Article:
Learn about different types of golf carts and the history behind them.
Designed in the 1940s to assist golfers with disabilities, golf carts are a staple on golf courses as well as within some retirement communities. Used mainly as a means to expedite travel over a golf course, golf carts have evolved over the years. According to the Golf Course Superintendents Association of America, golfers play about two-thirds of all regulation 18-hole rounds of golf with golf carts.
Until the first golf carts were introduced in the 1940s, players used their shoulders or a three-wheeled buggy to transport clubs to the next hole. As the average player played more golf, the need for a cart increased. By 1951, the first mass-produced gas-powered golf carts rolled off the manufacturing line. Produced by such companies as Harley Davidson and E-Z-Go, these newly constructed carts cost upwards of $1,200. Today's golf carts can average about $4,500, and a fully customized version can cost around $10,000.
Technically, according to the National Golf Car Manufacturers Association, a golf car is not to be called a "golf cart," as carts cannot be self-propelling. But the organization realizes that many people, including those within the golfing industry, insist on calling the cars "carts" and golf car paths "cart" paths.
The size of the golf cart has remained relatively constant over the years. Seating two to four golfers, the average cart is four feet wide, six feet tall, eight feet long and weighs around 900 to 1,000 pounds. A notable change came with the addition of electric golf carts. Developing this option has led to the production of other low-speed vehicles such as indoor power scooters and electric neighborhood vehicles. In addition, certain golf cart manufacturers now refer to their merchandise as electric utility vehicles and suggest uses other than those on the golf course.
One of the two basic types of golf carts available, gas-powered carts can run off diesel or regular unleaded gasoline. Although they are not as quiet as electric-powered carts, gas-powered carts have evolved over the years, with the four-cylinder versions running much quieter than their two-cylinder predecessors.
The luxury of a gas-powered cart is its longevity on an outing. Electric carts have a shorter range and can only carry limited loads; the heavier the cart, the more energy is needed to move it. The best piece of advice for a gas-powered cart user is to keep a gallon of gas nearby in case the tank runs dry. Unlike electric-powered carts, if the gas-powered cart runs out of fuel, the user can simply refuel it with the spare gas. Electric cars need to be towed to an area to recharge the battery.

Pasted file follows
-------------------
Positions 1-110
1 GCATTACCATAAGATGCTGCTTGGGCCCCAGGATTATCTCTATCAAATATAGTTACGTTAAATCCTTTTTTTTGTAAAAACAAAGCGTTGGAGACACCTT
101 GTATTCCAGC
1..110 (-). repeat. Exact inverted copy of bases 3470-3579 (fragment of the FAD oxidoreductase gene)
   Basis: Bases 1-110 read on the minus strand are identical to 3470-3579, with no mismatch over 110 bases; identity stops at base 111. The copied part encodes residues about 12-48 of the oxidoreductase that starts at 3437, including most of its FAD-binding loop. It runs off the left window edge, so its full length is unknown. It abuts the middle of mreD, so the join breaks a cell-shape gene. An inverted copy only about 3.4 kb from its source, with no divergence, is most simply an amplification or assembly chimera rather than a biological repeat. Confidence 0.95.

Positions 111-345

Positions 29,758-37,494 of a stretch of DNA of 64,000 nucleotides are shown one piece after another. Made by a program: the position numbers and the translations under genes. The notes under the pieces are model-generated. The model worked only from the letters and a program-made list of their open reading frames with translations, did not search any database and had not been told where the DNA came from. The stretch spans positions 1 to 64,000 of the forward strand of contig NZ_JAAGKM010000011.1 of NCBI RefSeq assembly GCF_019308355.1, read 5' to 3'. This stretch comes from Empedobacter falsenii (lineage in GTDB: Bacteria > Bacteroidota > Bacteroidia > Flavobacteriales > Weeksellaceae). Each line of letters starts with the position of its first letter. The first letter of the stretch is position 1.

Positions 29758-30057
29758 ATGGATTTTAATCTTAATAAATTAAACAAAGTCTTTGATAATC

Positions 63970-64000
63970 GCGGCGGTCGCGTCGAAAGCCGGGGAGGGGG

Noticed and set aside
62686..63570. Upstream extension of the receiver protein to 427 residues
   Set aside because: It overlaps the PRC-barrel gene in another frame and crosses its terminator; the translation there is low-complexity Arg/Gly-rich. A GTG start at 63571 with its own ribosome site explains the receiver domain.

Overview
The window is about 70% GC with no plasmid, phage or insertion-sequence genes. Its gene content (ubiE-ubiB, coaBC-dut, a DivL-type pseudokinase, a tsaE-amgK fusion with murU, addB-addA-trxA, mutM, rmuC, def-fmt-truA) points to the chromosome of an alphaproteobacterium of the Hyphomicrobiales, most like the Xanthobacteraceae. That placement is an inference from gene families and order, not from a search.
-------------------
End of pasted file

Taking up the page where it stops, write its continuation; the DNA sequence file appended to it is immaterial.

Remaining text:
Electric golf carts are usually charged at night since they require around 10 hours of charging time. Depending upon their size, most electric carts can travel about 25 miles, making them a more energy-efficient and cost-effective option, even if gas prices remain low. These environmentally friendly carts do not emit any pollution and run quieter than the gas-powered version. The downside, however, is that once the carts are weighted down, they may become sluggish and slow to operate. This can also affect the battery's life and may require the carts to be charged more frequently.
Electric carts are as popular on the road as on the course. Many cities and states allow the use of these vehicles for errand-running or other tasks. When gas prices skyrocketed during the summer of 2008, residents searched for transportation alternatives. As a result, some communities passed laws allowing for electric carts to travel on the same roads as cars. Since these vehicles only travel around 20 miles per hour, they must remain on roads with lower speed limits. Referred to as low-speed vehicles, certain states require licensing and registration to operate golf carts outside of a course. Residents should check with their state's department of transportation before driving the cart on a common roadway.
With golf carts increasing in speed and performance, as well as being used off the golf course, golf cart injuries continue to rise. According to a study from the American Journal of Preventative Medicine, there were roughly 148,000 golf cart-related injuries between the years 1990 and 2006. Back in 1990 there were around 5,772 cases compared to the 13,411 cases in 2006.
Unlike automobiles, carts do not come with seat belts installed. Some vendors sell seat belts for the golf cart owner to install, but it is not a requirement to operate the cart. With proper operation, care and adherence to the course or community's guidelines, a golf cart should last several years.